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Style Other / Ref.14000

Ferdinand GUELDRY, Regatta at Joinville, 1881

Width: 102''   259cm
Height: 74''   188cm
Depth: 8'' ⅝  22cm
Inner width: 78'' ¾  200cm
Inner height: 50'' ⅜  128cm

19th century

Good condition

A Regatta at Joinville. The Start is an oil on canvas painted by Ferdinand Gueldry in 1881, which he presented at the Salon of that same year.

Born on May 21, 1858, in Paris and died in 1945 in Lausanne (Switzerland), the painter Ferdinand Joseph Gueldry showed an early interest in painting. Between 1874 and 1878, he attended the studio of Jean-Léon Gérôme at the École des Beaux-Arts in Paris. At the same time, he developed a passion for rowing, a sport he practiced with skill. Thus, in 1876, he co-founded the Société Nautique de la Marne, in Joinville-le-Pont.

A Regatta at Joinville is, to our knowledge, his first major painting on the subject and marks the beginning of a body of work centered on the depiction of nautical scenes. Gueldry then settled in Bry-sur-Marne, where he could combine his painting practice with this sport. He became an international rowing referee and traveled several times to England in this capacity. Critics were enthusiastic: Gueldry managed to distance himself from the academic teachings of his master Gérôme and go “straight to nature” (Joris-Karl Huysmans, "Modern Art", 1902, p. 208).

Subsequently, Gueldry expanded his subject matter to almost documentary representations of factory interiors and working-class life. He also painted a few military scenes, seascapes, rural scenes, interior scenes, and rare portraits. During World War I, he sought to depict the horror of the trenches.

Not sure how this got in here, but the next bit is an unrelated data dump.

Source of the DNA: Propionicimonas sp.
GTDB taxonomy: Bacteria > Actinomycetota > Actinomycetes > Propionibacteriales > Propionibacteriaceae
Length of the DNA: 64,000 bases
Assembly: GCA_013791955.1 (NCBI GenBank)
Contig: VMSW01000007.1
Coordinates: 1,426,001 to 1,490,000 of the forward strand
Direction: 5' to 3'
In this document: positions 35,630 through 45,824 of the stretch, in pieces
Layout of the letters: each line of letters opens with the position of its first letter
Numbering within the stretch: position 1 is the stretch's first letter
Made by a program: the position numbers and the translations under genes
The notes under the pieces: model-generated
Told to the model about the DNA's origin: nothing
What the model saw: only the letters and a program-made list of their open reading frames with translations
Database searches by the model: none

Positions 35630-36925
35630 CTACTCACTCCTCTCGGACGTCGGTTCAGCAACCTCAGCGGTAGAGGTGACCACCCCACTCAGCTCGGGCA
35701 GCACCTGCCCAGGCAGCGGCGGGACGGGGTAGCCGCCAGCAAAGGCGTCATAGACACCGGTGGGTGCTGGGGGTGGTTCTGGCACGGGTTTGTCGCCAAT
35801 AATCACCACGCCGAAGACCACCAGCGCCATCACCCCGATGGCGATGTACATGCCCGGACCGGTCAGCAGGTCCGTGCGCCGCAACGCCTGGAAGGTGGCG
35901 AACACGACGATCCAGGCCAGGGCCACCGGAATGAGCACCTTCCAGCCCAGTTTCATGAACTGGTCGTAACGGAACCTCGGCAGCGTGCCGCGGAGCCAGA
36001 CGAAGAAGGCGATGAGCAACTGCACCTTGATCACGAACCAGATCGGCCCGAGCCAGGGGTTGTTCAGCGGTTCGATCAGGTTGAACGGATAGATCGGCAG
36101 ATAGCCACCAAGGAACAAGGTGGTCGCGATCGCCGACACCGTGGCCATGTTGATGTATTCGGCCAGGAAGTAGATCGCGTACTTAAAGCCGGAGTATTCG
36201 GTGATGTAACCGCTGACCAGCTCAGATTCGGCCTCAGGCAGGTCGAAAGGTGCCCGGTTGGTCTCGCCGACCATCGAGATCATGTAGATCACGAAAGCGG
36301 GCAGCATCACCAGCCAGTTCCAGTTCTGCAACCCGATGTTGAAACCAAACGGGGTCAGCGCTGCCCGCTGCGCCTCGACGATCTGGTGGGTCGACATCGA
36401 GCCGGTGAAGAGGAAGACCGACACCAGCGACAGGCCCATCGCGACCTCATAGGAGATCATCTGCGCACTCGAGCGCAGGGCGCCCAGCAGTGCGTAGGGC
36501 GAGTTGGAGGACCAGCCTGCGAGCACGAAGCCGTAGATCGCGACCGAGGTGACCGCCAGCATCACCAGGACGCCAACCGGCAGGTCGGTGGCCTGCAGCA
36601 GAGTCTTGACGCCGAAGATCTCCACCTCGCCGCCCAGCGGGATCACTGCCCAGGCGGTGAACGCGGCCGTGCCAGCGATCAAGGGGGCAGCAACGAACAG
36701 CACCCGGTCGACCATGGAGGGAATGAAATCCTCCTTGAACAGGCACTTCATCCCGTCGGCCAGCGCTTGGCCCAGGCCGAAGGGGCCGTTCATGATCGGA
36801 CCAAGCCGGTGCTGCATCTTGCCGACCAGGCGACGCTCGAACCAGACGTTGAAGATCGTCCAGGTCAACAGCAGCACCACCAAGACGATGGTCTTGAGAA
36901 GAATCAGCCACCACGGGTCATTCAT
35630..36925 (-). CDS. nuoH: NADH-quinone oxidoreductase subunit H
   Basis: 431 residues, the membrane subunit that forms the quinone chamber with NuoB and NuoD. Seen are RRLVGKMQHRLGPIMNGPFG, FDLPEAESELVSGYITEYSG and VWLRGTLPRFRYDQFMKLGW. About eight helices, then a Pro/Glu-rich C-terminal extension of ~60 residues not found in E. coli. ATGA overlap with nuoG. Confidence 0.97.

In 1895, he married one of the daughters of Richard-Gabriel Morris, the promoter of the columns that bear his name in Paris. In 1908, he was named a Knight of the Legion of Honor. Gueldry participated in numerous Universal Exhibitions between 1889 and 1904, winning several medals. In 1912, he competed in the Stockholm Olympics and was a finalist in the painting category.

At the 1881 Salon, A Regatta at Joinville was exhibited under number 1061. One of the exhibition’s commentators, Louis Enault, described it as a “great scene of boating, lively and cheerful” (Louis Enault, "Guide to the Paris Salon. 1881", 1881, p. 16). In "Art and Artists" at the 1881 Salon (Paris, 1881), Maurice du Seigneur notes that it is “a work that is entirely in the modern trend, impressionist in the good sense of the word, delightful with bright, harmonious, and sunny tones, where the air circulates from the foreground to the distant horizons. [...] The Regatta at Joinville is the starting point of a great original talent”.

The painting later entered the collection of the industrialist and collector Pierre-Yves Le Diberder until it was sold along with the rest of his collection in 2016.

The painter, who had a great fondness for these subjects, painted many works in the vein of A Regatta. In 1883, he notably depicted The Annual Match between the Société Nautique de la Marne and the Rowing Club, following the victory of the former over the latter in a match between Boulogne and Suresnes on April 23, 1882. While A Regatta at Joinville depicts the moment of the start, this painting captures the finish, with a referee waving a red flag on the left side of the canvas. The winners are already celebrating their victory by saluting the crowd gathered on the bridge, while the runners-up are still rowing to cross the finish line. Gueldry plays with the aquatic environment, varying it according to the situation. The water, relatively calm before the start of A Regatta at Joinville, is still stirred by the passage of the Rowing Club’s boat in The Annual Match. Gueldry did not only represent competitions. He was also interested in rowing as a leisure activity, as shown in his painting The Lock (1888, Musée des Beaux-Arts in de Reims). A few years later, he revisited the same subject in a less popular tone with The Molesey Lock (1896, Nogent-sur-Marne Museum). This painting testifies to the success of rowing among the wealthiest populations, with the congestion in a lock on a sunny day of rest.

A Regatta at Joinville thus marks the beginning of numerous paintings depicting scenes of nautical competitions or rowing. Ferdinand Gueldry was extremely renowned for this aspect of his work and remains known for the beautiful luminosity of his outdoor scenes and his fondness for the nautical environment.

Price: on request

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